I work in an office with six other people. We’ve worked together for five years and some of us are friends as well as co-workers. We contribute weekly to a lotto fund. Last week one of our tickets won $100,000. The problem is, sometimes I’m late in contributing and unfortunately this week I didn’t get my money in before the draw. Now my co-workers are divided as to whether I should get my share of the winnings. Four said I shouldn’t get my share and two felt I should. I think I know who the four were. I think I should get my share; I almost always get my money in, just a little late sometimes. What do you think? Deanna.
Thanks for your excellent question. Office lottery winnings are an ongoing issue for many co-workers. Ideally you should draw up a contract and have everyone sign just in case of a situation such as this arising. The contract would cover situations such as yours, so there would be no question of what to do. Maclean’s Magazine did an article about office lottery pools that go bad, the article includes a downloadable contract. In your case, I think you are at the mercy of your co-workers, or you could hire a lawyer and hopefully get your portion minus legal fees. In any event, this makes for a very uncomfortable work situation for you. Best of luck with whatever you choose.
My husband and I have two children aged five and three. We have been married five years and we have recently decided to separate. Financially neither of us can afford to move out, as all our money is tied up in assets, therefore we have decided to share the house until we can sell it. We are even sleeping in the same bed, but there is no intimacy. It is a little awkward, but we put pillows between us in the bed and manage to keep our distance. I am a little worried about my kids, I know they are young, but to them everything looks normal. I’m not sure how they are going to feel when the house sells and we each go our separate ways. My family and friends are telling me that this situation is not good for the kids since they will be devastated when we separate. I agree to a certain extent, but what are we supposed to do, neither of us can afford to move out. Thanks, Rhonda.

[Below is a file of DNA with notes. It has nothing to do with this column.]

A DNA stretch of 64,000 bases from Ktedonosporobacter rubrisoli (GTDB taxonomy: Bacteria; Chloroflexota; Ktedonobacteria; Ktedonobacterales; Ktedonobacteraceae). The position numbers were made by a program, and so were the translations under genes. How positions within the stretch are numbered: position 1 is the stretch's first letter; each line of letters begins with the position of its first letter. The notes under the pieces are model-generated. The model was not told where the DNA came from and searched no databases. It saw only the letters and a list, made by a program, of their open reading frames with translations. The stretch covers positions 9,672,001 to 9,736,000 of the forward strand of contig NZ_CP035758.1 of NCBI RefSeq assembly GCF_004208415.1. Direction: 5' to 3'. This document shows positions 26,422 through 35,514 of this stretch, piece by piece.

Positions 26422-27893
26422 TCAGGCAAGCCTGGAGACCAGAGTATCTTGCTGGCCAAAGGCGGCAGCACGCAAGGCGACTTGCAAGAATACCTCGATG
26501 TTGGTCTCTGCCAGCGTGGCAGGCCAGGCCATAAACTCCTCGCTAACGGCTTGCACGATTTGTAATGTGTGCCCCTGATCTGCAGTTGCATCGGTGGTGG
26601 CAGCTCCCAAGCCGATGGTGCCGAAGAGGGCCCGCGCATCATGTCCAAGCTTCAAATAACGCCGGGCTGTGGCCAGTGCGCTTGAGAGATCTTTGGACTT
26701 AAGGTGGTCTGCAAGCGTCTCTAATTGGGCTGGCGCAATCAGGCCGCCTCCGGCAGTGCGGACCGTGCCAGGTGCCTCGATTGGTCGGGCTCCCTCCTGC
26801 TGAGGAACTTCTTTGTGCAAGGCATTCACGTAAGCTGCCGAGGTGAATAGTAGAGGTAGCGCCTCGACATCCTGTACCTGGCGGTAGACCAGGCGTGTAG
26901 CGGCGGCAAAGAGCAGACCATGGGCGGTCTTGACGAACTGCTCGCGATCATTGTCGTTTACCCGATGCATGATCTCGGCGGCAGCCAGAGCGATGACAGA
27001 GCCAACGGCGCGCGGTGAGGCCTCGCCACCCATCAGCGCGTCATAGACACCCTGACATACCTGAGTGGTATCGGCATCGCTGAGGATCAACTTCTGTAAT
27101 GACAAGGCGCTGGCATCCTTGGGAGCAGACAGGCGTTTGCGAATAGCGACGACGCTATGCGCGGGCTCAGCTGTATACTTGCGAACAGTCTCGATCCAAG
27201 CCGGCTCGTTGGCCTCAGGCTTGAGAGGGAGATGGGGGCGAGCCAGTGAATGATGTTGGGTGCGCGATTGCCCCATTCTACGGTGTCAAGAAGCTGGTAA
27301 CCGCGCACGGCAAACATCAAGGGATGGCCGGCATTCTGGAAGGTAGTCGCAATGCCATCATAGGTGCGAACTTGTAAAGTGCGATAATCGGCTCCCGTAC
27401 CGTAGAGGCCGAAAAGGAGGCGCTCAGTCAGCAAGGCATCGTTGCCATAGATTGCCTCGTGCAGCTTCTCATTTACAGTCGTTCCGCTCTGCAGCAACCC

Well you can only do what you can do. Your children are going to have to deal with the separation eventually, so as long as you are not arguing and fighting, I don’t see what the harm is in maintaining the status quo until your house sells. I assume you have thought this through and been to counselling. Ending a marriage should not be taken casually. Thanks for writing Rhonda.
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Email your questions to firstname.lastname@example.org. Some submissions may be edited for length and to protect confidentiality; your real name and location will never be printed. This column is for entertainment only. The author is not a professional counsellor and this column is not intended to take the place of professional advice.